While property damage and tampering are related crimes, the two are governed by different statutes. While both are serious crimes, tampering has the possibility of more severe penalties. Below is a description of how these two crimes differ and what makes each a first degree or second degree violation.
Property Damage in the First and Second Degree
A person can be found guilty of property damage in the first degree in the state of Missouri if the government can prove beyond a reasonable doubt that the individual “knowingly damage[d] the property of another” causing damage that exceeds $750.00. Property damage in the first degree is a class D felony. If the value of the damaged property is less than $750.00, and the government proves that it was knowingly done by the defendant, the individual is guilty of property damage in the second degree. This is a class B misdemeanor. Obviously, the value placed on the damaged property can sometimes play a very significant role on whether a defendant was “overcharged.”
Tampering in the First Degree
As defined, tampering in the first degree is a little more technical than property damage. According to § 569.080 RSMo. an individual commits tampering in the first degree if:
“1) He or she for the purpose of causing a substantial interruption or impairment of a service rendered to the public by a utility or by an institution providing health or safety protection, damages or tampers with property or facilities of such a utility or institution, and thereby causes substantial interruption or impairment of service; or
2) He or she knowingly receives, possesses, sells, alters, defaces, destroys or unlawfully operates an automobile, airplane, motorcycle, motorboat or other motor- propelled vehicle without the consent of the owner thereof.”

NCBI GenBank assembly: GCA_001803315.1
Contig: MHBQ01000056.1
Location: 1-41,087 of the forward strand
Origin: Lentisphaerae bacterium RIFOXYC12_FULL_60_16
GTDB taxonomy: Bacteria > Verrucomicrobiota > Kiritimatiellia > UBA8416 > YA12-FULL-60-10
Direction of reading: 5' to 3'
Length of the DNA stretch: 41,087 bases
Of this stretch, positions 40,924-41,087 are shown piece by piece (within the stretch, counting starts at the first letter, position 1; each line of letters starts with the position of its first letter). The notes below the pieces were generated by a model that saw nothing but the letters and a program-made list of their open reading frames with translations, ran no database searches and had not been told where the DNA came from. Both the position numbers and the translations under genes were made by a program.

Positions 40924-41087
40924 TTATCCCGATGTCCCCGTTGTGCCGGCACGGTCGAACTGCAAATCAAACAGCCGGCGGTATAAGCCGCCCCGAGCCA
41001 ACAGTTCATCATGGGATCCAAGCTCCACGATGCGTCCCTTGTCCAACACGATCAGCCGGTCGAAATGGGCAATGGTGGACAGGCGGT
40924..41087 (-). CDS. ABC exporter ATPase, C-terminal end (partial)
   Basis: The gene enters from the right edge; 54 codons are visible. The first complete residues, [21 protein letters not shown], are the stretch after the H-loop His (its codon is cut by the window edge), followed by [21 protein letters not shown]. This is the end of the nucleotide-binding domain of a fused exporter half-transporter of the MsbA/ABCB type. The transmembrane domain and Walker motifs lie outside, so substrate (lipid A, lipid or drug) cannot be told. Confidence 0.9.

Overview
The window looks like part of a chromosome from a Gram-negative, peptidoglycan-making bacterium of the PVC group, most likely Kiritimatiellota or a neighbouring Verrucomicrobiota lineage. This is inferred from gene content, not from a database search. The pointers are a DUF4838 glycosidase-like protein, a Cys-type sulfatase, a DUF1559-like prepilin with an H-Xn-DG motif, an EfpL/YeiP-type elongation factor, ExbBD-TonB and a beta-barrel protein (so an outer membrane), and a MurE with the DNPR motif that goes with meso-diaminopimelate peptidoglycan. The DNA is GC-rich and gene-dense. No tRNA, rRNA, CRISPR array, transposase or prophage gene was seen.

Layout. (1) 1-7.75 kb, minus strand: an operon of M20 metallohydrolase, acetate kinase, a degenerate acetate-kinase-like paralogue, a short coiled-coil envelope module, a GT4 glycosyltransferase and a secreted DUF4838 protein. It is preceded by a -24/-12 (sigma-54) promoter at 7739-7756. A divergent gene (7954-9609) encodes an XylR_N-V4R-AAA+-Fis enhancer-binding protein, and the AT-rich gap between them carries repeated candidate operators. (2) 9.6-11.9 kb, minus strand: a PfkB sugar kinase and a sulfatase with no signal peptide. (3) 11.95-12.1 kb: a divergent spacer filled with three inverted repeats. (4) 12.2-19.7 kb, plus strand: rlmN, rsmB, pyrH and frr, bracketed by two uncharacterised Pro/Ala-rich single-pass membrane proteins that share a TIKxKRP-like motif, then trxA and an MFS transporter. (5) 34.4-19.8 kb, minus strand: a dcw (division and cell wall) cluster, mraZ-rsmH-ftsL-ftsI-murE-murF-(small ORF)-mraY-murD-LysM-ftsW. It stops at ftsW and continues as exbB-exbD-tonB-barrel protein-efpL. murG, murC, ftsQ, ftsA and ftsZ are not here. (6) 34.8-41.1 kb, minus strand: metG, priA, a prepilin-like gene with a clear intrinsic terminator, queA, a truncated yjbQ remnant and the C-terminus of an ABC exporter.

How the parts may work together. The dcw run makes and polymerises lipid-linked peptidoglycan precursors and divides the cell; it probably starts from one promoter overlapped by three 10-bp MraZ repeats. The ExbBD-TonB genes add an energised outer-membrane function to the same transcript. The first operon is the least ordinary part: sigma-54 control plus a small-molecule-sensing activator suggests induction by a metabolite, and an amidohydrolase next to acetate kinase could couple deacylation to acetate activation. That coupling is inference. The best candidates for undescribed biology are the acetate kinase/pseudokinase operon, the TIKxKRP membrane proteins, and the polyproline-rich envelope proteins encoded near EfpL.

In Missouri a conviction for tampering in the first degree is a class C felony.
Tampering in the Second Degree
The most common ways a person commits the crime of tampering in the second degree are if for the purpose of causing substantial inconvenience he or she tampers with property; unlawfully riding in another person’s motor vehicle; or tampering with any meter of an electric, gas, steam or water utility in order to prevent proper measuring of the relevant utility.
Tampering in the second degree is a class A misdemeanor. However, it can be prosecuted as a class C felony if there is a prior conviction of tampering with a utility.
After review of the relevant statutes, it is clear that tampering and property damage have some overlaps but for the most part are quite different. One of those overlaps is where tampering in the second degree is defined as causing substantial inconvenience by tampering with property. Regardless of which crime an individual is charged with, it is important to have an experienced St. Louis criminal defense lawyer to protect your rights and make sure the prosecution didn’t overcharge. The St. Louis criminal defense attorneys of Henderson & Waterkotte, P.C. will aggressively fight to protect your interests. Call us today to schedule your free consultation.